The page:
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Persian language

Persian, also known by its endonym Farsi (فارسی), is one of the Western Iranian languages within the Indo-Iranian branch of the Indo-European language family.

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Philippines

The Philippines (Pilipinas or Filipinas), officially the Republic of the Philippines (Republika ng Pilipinas), is a unitary sovereign and archipelagic country in Southeast Asia.

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Phonology

Phonology is a branch of linguistics concerned with the systematic organization of sounds in languages.

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Pingelapese language

The Pingelapese language is a Micronesian language native to Pingelap, an atoll belonging to the state of Pohnpei in the Federated States of Micronesia.

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Platonic idealism

Platonic idealism usually refers to Plato's theory of forms or doctrine of ideas.

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Plural

The plural (sometimes abbreviated), in many languages, is one of the values of the grammatical category of number.

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Prefix

A prefix is an affix which is placed before the stem of a word.

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Present tense

The present tense (abbreviated or) is a grammatical tense whose principal function is to locate a situation or event in present time.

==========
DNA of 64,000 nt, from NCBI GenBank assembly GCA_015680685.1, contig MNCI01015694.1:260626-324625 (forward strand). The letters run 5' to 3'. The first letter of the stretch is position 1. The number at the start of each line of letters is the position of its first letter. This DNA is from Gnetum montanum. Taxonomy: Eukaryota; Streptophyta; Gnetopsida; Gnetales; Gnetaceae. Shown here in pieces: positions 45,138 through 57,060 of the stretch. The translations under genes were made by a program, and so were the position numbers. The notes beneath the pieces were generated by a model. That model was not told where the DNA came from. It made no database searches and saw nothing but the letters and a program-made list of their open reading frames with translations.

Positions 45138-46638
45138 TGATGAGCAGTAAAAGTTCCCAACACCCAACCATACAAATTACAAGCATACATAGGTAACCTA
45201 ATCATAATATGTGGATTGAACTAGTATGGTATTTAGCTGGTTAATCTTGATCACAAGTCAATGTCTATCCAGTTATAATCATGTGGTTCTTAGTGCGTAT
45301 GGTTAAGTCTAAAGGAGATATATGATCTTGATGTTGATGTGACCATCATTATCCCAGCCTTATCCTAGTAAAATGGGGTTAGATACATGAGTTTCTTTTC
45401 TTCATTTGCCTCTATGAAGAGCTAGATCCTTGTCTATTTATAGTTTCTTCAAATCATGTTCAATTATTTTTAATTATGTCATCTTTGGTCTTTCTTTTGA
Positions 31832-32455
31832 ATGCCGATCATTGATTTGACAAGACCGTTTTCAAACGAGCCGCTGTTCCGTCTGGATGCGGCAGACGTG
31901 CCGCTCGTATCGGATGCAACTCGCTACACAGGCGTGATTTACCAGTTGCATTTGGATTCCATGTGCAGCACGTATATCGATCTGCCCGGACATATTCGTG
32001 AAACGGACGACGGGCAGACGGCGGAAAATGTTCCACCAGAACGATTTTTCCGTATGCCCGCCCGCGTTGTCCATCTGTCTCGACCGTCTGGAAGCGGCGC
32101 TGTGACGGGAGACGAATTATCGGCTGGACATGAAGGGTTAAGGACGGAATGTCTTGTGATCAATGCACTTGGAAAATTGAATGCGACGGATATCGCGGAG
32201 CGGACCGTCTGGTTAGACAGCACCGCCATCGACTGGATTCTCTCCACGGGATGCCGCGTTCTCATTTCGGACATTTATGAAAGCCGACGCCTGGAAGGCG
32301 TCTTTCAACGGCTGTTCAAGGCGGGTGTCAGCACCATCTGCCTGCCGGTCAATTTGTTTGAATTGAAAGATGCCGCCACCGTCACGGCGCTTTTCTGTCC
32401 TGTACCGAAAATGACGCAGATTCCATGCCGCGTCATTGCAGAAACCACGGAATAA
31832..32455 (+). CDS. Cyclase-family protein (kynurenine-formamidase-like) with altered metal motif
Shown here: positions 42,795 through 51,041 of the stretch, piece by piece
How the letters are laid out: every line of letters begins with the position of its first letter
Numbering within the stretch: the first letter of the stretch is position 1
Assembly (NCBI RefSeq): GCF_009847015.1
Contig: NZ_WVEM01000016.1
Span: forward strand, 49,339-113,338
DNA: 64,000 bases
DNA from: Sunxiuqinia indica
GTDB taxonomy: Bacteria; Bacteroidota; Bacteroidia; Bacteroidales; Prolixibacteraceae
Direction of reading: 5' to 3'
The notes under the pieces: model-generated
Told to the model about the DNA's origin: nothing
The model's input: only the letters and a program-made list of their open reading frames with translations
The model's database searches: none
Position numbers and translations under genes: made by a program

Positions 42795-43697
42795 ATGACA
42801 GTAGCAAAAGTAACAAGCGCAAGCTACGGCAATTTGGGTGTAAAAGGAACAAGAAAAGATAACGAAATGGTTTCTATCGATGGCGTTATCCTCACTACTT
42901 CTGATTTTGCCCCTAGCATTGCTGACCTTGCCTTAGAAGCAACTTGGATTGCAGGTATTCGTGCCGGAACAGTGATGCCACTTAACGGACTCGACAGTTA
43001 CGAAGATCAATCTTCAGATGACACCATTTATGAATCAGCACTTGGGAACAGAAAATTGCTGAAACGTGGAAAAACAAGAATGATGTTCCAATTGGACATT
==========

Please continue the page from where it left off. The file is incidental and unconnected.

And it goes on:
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Preterite

The preterite (abbreviated or) is a grammatical tense or verb form serving to denote events that took place or were completed in the past.

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Productivity (linguistics)

In linguistics, productivity is the degree to which native speakers use a particular grammatical process, especially in word formation.

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Prosody (linguistics)

In linguistics, prosody is concerned with those elements of speech that are not individual phonetic segments (vowels and consonants) but are properties of syllables and larger units of speech.

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Proto-Indo-European language

Proto-Indo-European (PIE) is the linguistic reconstruction of the hypothetical common ancestor of the Indo-European languages, the most widely spoken language family in the world.

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Proto-Indo-European root

The roots of the reconstructed Proto-Indo-European language (PIE) are basic parts of words that carry a lexical meaning, so-called morphemes.